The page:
From 9/11 to the Arab spring

September 10, 2011

By Christopher Hitchens

Three men: Mohamed Bouazizi, Abu-Abdel Monaam Hamedeh, and Ali Mehdi Zeu – a Tunisian street vendor, an Egyptian restaurateur and a Libyan husband and father. In the spring of 2011, the first of them set himself alight in the town of Sidi Bouzid, in protest at just one too many humiliations at the hands of petty officialdom. The second also took his own life as Egyptians began to rebel en masse at the stagnation and meaninglessness of Mubarak's Egypt.

http://www.guardian.co.uk/books/2011/sep/09/christopher-hitchens-911-arab-spring

7 comments:

mammal said...

i saw an interview once with Christopher Hitchens and his closest friend, Martin Amis, what was obvious was that they have a mutual admiration and affection which ordinarily would be touching, were it not reinforced so deeply, by a common hatred. This is something, unfortunately, that has intensified rather than mellowed with `maturity'. This is something toward which they have devoted a life time career on the left carefully articulating. And it is written all over their respective physiognomy…need one mention the other, hitherto, unmentioned musketeer - Salman Rushdie, at this stage, merely to emphasise the point?

…not only, do they undoubtedly gratify each other with abysmal humour of the darkest taint, they have accomplished a lifestyle, sumptuous beyond the standards one would normally expect of a bohemian. The content of their hatred and it's target may have shifted over the time axis, but the enmity remains more or less consistent, punctuated with cruelty and occasionally leavened with a ghastly joke for the benefit of the fellow ghoulish (see Afghanistan, bombing and the stone age gag.)

Hitchens, who is clearly less squeamish than Amis toward the application of overwhelming violence, loves nothing better than reassuring us (and probably himself) of his hawkish aversion to pacifism…with this regard he has found his true vocation as the Jean-Paul Marat of his era. Vive l'enlightenment!

This is the introduction to his new book.

The Athen's Herald said...

A tribute to the wary Hitchen’s life thus far; April 13, 1949 – Sept 11, 2011
Though it is just dawn in the history of Homo sapiens, as this three-year old laptop computer reminds me, the half-baked Owl of Athena that was Christopher has taken flight and thrown itself with full Orientalist vigor (note Japanese translation Kamikaze - “God wind”) into what he had deemed with certitude to be an enemy nuclear facility, a seemingly archaic and perilous one which having emerged exhaustedly on the marine horizon was unapologetically inviting confrontation. By the time its auburn-rimmed black orbs were close enough to register the identity of the occupant of what turned out to be a lighthouse, it was too late, though judging from the severe vertebral damage of Athene’s little feathered dino as well as the trajectory of the unborn egg shrapnel that stained in jasmine blood the Western skyline, the prowling Owl of great intelligence may have changed its mind, though in vain, in tilting away from the lighthouse at the last second.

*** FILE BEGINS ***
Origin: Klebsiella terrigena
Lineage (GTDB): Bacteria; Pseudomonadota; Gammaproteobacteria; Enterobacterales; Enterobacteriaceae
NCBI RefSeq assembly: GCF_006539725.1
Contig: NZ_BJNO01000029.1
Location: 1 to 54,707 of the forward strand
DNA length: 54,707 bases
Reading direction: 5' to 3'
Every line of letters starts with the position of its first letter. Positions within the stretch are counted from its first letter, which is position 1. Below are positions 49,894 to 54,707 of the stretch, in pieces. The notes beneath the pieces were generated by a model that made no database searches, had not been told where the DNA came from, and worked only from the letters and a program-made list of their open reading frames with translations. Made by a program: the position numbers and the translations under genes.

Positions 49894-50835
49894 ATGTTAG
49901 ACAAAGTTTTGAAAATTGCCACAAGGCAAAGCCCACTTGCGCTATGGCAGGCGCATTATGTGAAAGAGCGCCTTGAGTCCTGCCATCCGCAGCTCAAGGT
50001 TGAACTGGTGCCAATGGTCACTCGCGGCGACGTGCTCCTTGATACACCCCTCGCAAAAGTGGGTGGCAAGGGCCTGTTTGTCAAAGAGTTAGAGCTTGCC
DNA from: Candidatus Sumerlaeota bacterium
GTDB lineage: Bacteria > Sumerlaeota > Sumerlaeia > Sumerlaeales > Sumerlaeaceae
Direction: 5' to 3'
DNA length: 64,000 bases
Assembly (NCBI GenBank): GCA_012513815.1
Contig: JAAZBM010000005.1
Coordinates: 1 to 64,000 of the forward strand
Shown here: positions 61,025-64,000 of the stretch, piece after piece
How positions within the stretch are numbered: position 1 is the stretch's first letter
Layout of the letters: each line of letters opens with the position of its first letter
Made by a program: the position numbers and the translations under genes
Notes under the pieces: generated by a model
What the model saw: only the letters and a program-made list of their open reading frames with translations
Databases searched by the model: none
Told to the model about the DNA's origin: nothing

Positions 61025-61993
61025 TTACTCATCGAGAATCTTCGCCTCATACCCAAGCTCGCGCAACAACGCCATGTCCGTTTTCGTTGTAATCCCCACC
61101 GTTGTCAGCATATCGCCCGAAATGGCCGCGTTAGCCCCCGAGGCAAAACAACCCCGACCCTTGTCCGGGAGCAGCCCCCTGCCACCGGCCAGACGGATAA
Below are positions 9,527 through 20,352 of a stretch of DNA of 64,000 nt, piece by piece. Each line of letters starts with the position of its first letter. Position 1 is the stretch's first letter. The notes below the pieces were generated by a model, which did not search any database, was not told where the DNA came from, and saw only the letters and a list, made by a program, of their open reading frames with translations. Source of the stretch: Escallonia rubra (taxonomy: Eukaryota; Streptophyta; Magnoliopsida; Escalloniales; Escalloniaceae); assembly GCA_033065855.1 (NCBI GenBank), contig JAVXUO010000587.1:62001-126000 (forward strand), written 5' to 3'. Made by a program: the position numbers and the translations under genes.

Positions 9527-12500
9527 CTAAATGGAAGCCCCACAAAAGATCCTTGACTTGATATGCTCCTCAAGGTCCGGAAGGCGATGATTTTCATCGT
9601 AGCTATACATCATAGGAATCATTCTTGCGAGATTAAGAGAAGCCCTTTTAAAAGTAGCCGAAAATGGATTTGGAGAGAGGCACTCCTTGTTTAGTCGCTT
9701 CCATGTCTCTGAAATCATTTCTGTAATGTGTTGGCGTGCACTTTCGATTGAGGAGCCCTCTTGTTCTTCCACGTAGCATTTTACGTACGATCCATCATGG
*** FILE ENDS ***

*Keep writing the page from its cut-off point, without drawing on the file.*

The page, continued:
Yorkshire oversimplifications said...

Isn’t it odd how so often lady friends try to elicit a response by kindling a man’s anger.
The sawflies pick and pick, incessantly picking impatiently at the branches until flowers appear, which all the while offer a fist of stripes, somewhere in between, to be clenched firmly with, and ultraviolet options, until the wasp whizzes past the church spires, culling its kind, deploying itself as ants, turning from on high to parasitism.
Its all personal, and as the pall bearers don their gloves, vanilla is silently placed on the cancer’s clock optimistically.

I do feel that Islam is a wicked religion which has no place in society I would agree with mammal in the sense that I believe the wars have been failures but in my mind more failures of execution as opposed to failures of principle.

Nonetheless, there certainly could've been another way to alleviate the threat. Its certainly true that Chris Hedges is way too much of a Muslim apologist, (he no doubt overstated the point when comparing neo-con atheists to the Norway shooter) he was still no less than right when astutely observing the uncompromising and quite frankly unrealistic proclamations of certain atheists (Harris, Hitchens, Ali, some of the more right leaning Henry Jackson/social cohesion crowd).

Anonymous said...

none of you can write well. please just stop trying.

@anonymous:

good advice. I mean clearly you've stopped trying so why don't we all just follow your example. Do us all a favor and take a cyanide capsule.

 
 
 

Christopher reads from Hitch-22: A Memoir